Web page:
03-390Molecular and Cellular Immunology9
03-391Microbiology9
03-730Advanced Genetics12

Neuroscience Option

Required Biology Electives:

03-362Cellular Neuroscience 49
03-363Systems Neuroscience 49

Any ONE of the following courses:

42-202Physiology9
03-260Neurobiology of Disease9
03-350Developmental Biology9
03-364Developmental Neuroscience9
03-534Biological Imaging and Fluorescence Spectroscopy9
85-219Biological Foundations of Behavior9

 4. One of these courses must be completed at the Graduate Level (Complete either 03-762 or 03-763).

B.S. Biological Sciences/Neuroscience Track

The Bachelor of Science in Biological Sciences/Neuroscience Track provides an option for those Biological Sciences majors who are interested in an intensive curricular focus in neuroscience. The requirements of the Track are the same as those listed for the B.S. in Biological Sciences with the following changes to the biological sciences elective requirements:

Degree Requirements:
03-362Cellular Neuroscience9
03-363Systems Neuroscience9
03-761Neural Plasticity9

Plus three of the following electives:

03-260Neurobiology of Disease9
03-350Developmental Biology9
03-364Developmental Neuroscience9
03-534Biological Imaging and Fluorescence Spectroscopy9
15-385Introduction to Computer Vision6
15-386Neural Computation9
42-202Physiology9
85-211Cognitive Psychology9
85-213Human Information Processing and Artifical Intelligence9
85-219Biological Foundations of Behavior9

B.S. Computational Biology

The Bachelor of Science in Computational Biology is listed in the Intercollege section of this catalog. It is a joint degree program offered between the Mellon College of Science and the School of Computer Science.  Current MCS students interested in pursuing this degree should contact Dr. Maggie Braun (DH 1320).  More information can also be found on the CMU Computational Biology website.

B.S. Neuroscience

The Bachelor of Science in Neuroscience is listed in the Intercollege section of this catalog. It is a joint degree program offered between the Mellon College of Science and the Dietrich College of Humanities and Social Sciences.  Current MCS students interested in pursuing this degree should contact Dr. Maggie Braun (DH 1320).  More information can also be found on the CMU Neuroscience website.

B.S. Biological Sciences and Psychology

This major is intended to reflect the interdisciplinary nature of current research in the fields of biology and psychology, as well as the national trend in some professions to seek individuals broadly trained in both the social and natural sciences.

Note: Students entering from the College of Humanities and Social Sciences will earn a Bachelor of Science in Psychology and Biological Sciences. Students in the Mellon College of Science will earn a Bachelor of Science in Biological Sciences and Psychology. Students in the joint Science and Humanities Scholars (SHS) program can complete the SHS educational core and choose either departmental order for their diploma.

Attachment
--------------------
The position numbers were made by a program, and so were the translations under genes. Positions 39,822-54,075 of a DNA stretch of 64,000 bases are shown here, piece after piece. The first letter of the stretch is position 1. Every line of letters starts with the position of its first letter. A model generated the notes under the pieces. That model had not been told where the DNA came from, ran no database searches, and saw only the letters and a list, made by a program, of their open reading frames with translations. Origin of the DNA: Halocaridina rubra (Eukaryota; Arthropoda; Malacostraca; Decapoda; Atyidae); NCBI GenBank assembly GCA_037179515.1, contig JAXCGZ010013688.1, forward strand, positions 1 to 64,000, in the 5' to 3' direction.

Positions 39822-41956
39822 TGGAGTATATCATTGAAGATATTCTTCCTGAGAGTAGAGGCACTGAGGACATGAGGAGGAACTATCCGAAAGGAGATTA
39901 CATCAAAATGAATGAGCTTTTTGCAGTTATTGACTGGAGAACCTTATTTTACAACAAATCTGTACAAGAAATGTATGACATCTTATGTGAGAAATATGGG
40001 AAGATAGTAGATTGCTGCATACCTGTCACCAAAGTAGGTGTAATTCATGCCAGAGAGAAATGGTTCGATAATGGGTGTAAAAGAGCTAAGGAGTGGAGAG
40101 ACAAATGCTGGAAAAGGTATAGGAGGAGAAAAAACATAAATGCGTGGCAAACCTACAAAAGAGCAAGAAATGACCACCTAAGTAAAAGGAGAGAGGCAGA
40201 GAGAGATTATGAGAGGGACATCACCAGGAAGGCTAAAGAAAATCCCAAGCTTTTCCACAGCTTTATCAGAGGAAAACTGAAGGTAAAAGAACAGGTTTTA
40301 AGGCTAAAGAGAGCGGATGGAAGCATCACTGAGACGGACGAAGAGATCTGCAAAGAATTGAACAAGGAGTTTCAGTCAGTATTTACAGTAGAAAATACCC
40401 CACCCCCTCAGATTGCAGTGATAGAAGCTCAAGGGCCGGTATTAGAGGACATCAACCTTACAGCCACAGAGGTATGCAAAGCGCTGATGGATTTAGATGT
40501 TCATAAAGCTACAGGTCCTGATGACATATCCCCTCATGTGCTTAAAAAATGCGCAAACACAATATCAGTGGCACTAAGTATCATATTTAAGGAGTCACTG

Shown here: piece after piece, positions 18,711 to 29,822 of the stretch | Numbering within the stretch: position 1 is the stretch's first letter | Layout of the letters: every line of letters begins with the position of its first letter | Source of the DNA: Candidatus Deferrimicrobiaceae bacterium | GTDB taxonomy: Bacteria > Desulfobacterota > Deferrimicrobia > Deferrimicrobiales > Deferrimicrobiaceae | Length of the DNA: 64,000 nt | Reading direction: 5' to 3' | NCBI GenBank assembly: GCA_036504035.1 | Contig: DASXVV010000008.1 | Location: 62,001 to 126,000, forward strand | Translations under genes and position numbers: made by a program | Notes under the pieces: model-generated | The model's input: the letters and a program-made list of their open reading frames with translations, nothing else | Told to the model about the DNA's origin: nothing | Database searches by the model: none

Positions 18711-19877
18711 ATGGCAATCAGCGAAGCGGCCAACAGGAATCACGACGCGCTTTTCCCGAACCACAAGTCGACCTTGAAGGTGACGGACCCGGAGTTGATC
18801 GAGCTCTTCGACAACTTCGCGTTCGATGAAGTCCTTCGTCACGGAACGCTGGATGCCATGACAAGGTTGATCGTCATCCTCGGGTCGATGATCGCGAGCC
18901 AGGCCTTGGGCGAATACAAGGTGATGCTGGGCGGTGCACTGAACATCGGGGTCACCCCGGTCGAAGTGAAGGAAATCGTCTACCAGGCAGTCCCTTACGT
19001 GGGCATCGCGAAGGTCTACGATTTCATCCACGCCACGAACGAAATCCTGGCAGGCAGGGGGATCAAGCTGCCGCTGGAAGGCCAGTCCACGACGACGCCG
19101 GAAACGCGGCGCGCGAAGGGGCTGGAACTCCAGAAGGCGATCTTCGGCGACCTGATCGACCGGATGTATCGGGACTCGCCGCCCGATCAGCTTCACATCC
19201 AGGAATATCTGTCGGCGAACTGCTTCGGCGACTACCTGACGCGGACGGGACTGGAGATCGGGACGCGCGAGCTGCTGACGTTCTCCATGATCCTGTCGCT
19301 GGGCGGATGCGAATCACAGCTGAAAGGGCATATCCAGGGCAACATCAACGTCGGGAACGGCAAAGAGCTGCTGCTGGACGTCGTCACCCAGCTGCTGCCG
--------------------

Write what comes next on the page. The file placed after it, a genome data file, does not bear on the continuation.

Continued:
Depending on a student's home college (H&SS or MCS), General Education (GenEd) requirements will be different. GenEd requirements for H&SS and MCS are found on their respective Catalog pages.

Degree Requirements:
Biological Sciences Units
03-121Modern Biology9
03-231Biochemistry I9
03-240Cell Biology9
03-330Genetics9
03-343Experimental Techniques in Molecular Biology12
03-411Topics in Research1
03-412Topics in Research1
03-xxxGeneral Biology Elective9
03-3xxAdvanced Biology Elective9
03-3xxAdvanced Biology Elective9
Total Biology units77
Mathematics, Statistics, Physics and Computer Science Units
21-120Differential and Integral Calculus10
21-122Integration and Approximation10
or 21-124 Calculus II for Biologists and Chemists
36-247Statistics for Lab Sciences9
36-309Experimental Design for Behavioral and Social Sciences9
33-111Physics I for Science Students12
15-110Principles of Computing *10
99-10xComputing at Carnegie Mellon3
Total Science units63
Chemistry Units
09-105Introduction to Modern Chemistry I10
09-106Modern Chemistry II10
09-217Organic Chemistry I9
or 09-219 Modern Organic Chemistry
09-218Organic Chemistry II9
or 09-220 Modern Organic Chemistry II
09-221Laboratory I: Introduction to Chemical Analysis12
09-222Laboratory II: Organic Synthesis and Analysis12
Total Chemistry units62
Psychology Courses Units
85-102Introduction to Psychology9
85-219Biological Foundations of Behavior9
85-2xxSurvey Psychology Courses **18
85-310Research Methods in Cognitive Psychology9
or 85-340 Research Methods in Social Psychology
or 85-320 Research Methods in Developmental Psychology
85-3xxAdvanced Psychology Electives18
Total Psychology units63

 ** Excluding 85-261 Abnormal Psychology

Additional Advanced Elective